Available on Android devices
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Eligible for Family Library

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Allie Brosh
FROM THE PUBLISHER:
Every time Allie Brosh posts something new on her hugely popular blog Hyperbole and a Half the internet rejoices.

Touching, absurd, and darkly comic, Allie Brosh’s highly anticipated book Hyperbole and a Half showcases her unique voice, leaping wit, and her ability to capture complex emotions with deceptively simple illustrations.

This full-color, beautifully illustrated edition features more than fifty percent new content, with ten never-before-seen essays and one wholly revised and expanded piece as well as classics from the website like, “The God of Cake,” “Dogs Don’t Understand Basic Concepts Like Moving,” and her astonishing, “Adventures in Depression,” and “Depression Part Two,” which have been hailed as some of the most insightful meditations on the disease ever written.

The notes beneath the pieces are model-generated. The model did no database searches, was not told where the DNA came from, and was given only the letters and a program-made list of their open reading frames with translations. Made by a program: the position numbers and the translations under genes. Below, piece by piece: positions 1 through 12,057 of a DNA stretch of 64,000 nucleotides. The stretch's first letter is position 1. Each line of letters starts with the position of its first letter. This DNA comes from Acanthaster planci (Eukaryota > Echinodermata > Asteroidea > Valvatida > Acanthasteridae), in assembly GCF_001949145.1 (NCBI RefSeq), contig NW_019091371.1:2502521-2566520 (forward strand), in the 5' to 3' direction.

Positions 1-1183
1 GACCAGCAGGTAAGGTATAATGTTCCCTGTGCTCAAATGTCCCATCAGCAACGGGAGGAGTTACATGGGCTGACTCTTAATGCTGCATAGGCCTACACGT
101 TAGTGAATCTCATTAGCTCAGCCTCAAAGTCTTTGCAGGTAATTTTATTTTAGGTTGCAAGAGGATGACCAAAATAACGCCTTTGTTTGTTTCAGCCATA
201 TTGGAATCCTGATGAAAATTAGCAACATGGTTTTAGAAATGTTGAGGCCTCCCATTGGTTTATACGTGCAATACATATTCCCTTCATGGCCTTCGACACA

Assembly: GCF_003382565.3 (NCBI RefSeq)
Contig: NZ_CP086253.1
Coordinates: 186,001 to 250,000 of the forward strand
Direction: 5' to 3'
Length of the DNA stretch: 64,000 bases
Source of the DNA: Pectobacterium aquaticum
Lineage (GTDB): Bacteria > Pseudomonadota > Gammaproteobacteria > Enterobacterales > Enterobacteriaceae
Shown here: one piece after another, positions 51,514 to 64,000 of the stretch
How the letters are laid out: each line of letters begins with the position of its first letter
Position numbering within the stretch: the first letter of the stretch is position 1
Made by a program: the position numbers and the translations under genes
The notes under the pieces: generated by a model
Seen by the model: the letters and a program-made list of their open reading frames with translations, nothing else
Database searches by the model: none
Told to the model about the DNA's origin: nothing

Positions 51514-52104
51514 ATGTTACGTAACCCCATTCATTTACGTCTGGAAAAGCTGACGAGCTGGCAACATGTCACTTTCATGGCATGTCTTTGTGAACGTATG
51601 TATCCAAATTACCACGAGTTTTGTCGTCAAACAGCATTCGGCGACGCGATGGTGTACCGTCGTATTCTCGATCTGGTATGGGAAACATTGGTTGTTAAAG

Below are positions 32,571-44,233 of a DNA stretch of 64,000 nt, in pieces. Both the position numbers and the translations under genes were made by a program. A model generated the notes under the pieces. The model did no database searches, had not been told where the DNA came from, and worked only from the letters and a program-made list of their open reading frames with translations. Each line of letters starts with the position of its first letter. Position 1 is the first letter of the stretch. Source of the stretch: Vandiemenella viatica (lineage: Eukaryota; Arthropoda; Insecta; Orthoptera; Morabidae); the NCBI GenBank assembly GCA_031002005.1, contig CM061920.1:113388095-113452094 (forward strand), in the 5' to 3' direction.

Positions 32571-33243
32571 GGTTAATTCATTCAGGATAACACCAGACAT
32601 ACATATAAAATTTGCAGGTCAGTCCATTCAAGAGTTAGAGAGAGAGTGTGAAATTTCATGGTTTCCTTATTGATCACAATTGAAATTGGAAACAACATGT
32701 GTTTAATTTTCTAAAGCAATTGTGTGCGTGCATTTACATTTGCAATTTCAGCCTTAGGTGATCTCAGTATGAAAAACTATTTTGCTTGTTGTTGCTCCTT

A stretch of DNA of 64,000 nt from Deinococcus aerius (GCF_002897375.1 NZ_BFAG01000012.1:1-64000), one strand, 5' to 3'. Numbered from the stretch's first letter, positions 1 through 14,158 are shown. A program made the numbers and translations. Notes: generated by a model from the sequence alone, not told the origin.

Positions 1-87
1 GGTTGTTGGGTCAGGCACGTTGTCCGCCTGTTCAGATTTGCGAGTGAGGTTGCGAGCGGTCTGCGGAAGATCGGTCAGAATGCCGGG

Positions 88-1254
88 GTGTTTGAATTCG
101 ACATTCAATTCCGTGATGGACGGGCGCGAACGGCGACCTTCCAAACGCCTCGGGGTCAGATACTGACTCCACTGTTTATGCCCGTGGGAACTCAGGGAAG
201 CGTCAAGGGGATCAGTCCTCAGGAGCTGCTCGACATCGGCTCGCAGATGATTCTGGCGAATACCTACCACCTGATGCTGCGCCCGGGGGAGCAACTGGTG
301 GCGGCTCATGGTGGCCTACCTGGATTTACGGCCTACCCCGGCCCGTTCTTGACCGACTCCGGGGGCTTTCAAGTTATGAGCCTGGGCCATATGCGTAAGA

Brosh’s debut marks the launch of a major new American humorist who will surely make even the biggest scrooge or snob laugh. We dare you not to.

FROM THE AUTHOR:
This is a book I wrote. Because I wrote it, I had to figure out what to put on the back cover to explain what it is. I tried to write a long, third-person summary that would imply how great the book is and also sound vaguely authoritative—like maybe someone who isn’t me wrote it—but I soon discovered that I’m not sneaky enough to pull it off convincingly. So I decided to just make a list of things that are in the book:

Pictures
Words
Stories about things that happened to me
Stories about things that happened to other people because of me
Eight billion dollars*
Stories about dogs
The secret to eternal happiness*

*These are lies. Perhaps I have underestimated my sneakiness!
M. Usman
 Table of Contents 
Preface 
Chapter # 1: Types of Comic Books 
1. One-Shot 
2. Anthologies 
3. Mini-Series 
4. Ongoing 
5. Graphic Novel 
6. Webcomic 
Chapter # 2: Coming up with a Comic Book Idea 
Pay attention to your environment 
Get inspiration from movies 
Read novels 
Read other comic books 
Chapter # 3: Tips for Developing Your Story